Cloud computing has moved into the mainstream of IT, but a new 451 Research report finds that a significant number of non-IT obstacles exist.
By Samuel Greengard
Over the last few years, cloud computing has fundamentally changed the nature of IT and business. It has created new opportunities and introduced more efficient ways to manage everything from data and software to infrastructure and platforms. However, a new report from 451 Research, in conjunction with the Uptime Institute and the Yankee Group, indicates that a number of non-IT related obstacles are slowing the pace of project completions.
The report, TheInfoPro Wave 5 Cloud Computing Study, notes that 60 percent of respondents view cloud computing as a natural evolution of IT service delivery and, as a result, do not allocate separate budgets for cloud computing projects. However, among the group that does establish a separate budget for cloud projects, 69 percent expect to increase their spending over the next two years.
Not surprisingly, private clouds continue to dominate the IT landscape. Overall, 61 percent of respondents use internal clouds for virtualization, 26 percent rely on them for automation, 10 percent for orchestration, 2 percent for consolidation and 1 percent for standardization. However, over the past six months, Infrastructure as a Service (IaaS) and Software as a Service (SaaS) activity doubled to between 30 percent and 33 percent of the total projects mentioned.
"Current adoption of cloud computing is a work in progress for most organizations as they continue to implement server virtualization, automation and orchestration capabilities that are the prerequisite underpinnings for the majority of cloud-ready data centers,” says Peter ffoulkes, research director for servers, virtualization and cloud computing at TheInfoPro, a branch of 451 Research.
But the report also found that despite growing cloud adoption, 83 percent of respondents face significant roadblocks when it comes to deploying projects. The figure rose by 9 percent since the end of 2012. Interestingly, IT roadblocks have declined to 15 percent while non-IT roadblocks have increased to 68 percent. Respondents cited a number of general issues, mostly revolving around people, processes, budgets, time, politics, security challenges, contractual agreements and change management issues. These "non-IT roadblocks are usually harder to solve than technology problems," ffoulkes says.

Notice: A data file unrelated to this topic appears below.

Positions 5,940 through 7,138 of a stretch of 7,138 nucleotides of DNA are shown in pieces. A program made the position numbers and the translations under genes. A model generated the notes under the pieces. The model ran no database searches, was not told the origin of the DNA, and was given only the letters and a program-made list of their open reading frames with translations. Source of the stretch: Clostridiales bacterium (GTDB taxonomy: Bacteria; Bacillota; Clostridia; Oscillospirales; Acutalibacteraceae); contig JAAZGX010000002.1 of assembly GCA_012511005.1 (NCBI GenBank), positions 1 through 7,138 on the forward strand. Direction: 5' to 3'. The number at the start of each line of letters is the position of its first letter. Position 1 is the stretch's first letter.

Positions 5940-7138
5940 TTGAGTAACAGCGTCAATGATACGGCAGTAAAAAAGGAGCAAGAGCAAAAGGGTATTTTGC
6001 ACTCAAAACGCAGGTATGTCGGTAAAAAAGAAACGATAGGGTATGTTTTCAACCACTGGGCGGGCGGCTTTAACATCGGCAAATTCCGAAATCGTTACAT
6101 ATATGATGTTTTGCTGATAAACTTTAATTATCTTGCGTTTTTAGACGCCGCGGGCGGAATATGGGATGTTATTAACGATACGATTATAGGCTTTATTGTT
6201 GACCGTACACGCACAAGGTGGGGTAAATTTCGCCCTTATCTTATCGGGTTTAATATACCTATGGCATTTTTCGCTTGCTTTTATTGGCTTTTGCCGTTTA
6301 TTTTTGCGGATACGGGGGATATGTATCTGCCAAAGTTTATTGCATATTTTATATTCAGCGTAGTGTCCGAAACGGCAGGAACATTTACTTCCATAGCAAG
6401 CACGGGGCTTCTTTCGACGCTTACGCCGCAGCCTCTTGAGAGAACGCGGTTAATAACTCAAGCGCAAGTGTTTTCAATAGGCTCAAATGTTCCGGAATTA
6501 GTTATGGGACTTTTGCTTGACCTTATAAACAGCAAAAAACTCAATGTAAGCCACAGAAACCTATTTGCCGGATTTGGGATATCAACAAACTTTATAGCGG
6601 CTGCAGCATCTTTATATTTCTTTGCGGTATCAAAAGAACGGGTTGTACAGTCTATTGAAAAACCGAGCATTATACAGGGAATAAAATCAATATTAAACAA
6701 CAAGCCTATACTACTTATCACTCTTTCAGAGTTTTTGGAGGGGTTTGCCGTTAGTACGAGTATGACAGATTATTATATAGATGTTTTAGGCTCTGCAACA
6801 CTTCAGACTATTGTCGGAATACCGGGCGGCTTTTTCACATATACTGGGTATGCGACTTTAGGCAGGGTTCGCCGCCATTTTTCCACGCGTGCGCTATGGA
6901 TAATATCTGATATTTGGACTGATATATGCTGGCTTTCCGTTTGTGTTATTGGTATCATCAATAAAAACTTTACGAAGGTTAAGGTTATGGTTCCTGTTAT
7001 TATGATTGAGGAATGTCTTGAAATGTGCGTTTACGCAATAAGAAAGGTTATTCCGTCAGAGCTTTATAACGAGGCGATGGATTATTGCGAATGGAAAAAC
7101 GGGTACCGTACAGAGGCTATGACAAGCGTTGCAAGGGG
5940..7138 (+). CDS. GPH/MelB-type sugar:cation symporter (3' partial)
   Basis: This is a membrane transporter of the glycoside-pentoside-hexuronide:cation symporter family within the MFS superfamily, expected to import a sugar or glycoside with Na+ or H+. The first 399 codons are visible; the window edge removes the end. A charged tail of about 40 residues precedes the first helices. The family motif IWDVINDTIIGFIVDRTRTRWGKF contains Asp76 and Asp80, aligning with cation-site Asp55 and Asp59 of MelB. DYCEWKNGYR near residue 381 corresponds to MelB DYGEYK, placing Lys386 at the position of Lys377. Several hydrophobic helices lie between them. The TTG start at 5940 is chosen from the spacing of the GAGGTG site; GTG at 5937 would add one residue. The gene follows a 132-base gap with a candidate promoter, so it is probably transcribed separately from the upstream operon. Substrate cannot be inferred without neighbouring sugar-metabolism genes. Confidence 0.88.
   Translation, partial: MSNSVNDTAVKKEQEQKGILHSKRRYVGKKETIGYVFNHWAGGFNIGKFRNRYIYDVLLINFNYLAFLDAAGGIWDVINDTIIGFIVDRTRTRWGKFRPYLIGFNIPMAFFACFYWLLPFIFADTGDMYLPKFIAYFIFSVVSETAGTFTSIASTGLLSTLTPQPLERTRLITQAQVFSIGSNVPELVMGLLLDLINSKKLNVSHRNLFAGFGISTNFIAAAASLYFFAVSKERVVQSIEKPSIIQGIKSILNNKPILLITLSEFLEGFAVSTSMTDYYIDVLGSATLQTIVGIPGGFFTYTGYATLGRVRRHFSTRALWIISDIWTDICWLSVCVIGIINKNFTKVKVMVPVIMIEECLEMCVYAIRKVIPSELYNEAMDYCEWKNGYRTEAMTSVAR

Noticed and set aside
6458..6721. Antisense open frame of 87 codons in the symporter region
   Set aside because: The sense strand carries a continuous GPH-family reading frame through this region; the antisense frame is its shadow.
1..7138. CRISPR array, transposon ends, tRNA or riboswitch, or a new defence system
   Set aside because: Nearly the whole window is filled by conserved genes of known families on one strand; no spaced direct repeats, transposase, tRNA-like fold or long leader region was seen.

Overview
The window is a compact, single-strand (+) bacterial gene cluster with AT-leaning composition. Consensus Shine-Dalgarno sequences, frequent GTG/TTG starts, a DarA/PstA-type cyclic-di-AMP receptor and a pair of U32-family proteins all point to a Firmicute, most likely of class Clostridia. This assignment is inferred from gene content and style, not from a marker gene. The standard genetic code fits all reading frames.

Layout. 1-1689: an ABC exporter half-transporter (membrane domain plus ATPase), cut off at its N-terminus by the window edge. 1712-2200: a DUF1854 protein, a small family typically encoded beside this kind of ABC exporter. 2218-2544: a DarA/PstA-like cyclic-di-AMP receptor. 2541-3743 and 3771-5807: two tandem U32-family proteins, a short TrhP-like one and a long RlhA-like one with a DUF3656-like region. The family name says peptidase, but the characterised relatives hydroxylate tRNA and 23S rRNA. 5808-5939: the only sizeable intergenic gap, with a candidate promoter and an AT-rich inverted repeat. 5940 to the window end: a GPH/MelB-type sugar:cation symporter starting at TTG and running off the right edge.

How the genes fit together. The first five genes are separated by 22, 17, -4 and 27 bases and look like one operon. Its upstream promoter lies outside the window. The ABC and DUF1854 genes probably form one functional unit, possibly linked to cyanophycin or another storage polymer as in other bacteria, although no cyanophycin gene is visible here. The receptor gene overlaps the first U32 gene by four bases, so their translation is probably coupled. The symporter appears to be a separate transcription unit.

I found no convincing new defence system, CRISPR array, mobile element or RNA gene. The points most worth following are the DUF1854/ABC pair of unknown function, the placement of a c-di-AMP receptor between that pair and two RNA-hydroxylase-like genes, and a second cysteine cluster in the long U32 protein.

Regulatory and compliance issues, particularly as they pertain to a cloud environment, are another pain point. Too often, respondents noted, cloud-based systems are set up on a pass/fail basis and they don't adequately address the nuances of today's business and IT environment, particularly in the security arena. As a result, some professionals are shying away from cloud projects they might otherwise embrace.
ffoulkes says that there are a number of key takeaways for CIOs and other business and IT leaders. They include:
- It's crucial to have a clear understanding of organizational requirements and to deal with technology issues. But executives must also focus on "cultural and organizational change management" in order to enable a successful transition to the cloud.
- Rejection and selection criteria are different, ffoulkes points out. It's important to separate these issues and understand what drives each decision.
- Costs can always be negotiated, but security, reliability, integration, service levels and compliance issues are not negotiable.
- It's critical to build a high level of flexibility in a cloud infrastructure. The environment is likely to change significantly over the next few years and an organization should have an "escape route" in something goes astray.
- Transparency is critical. Visibility into technology and processes is essential and an enterprise must be able to control and audit systems easily and effectively.
- Security must be built into the foundation of any cloud environment.
"The cloud is the foreseeable future for IT but it will exist in many different forms and will evolve significantly over the next several years,” ffoulkes concludes. He says that today's business and IT leaders must change with the evolving cloud space or wind up being replaced. "The transition to cloud computing models is an inevitable evolution of IT delivery."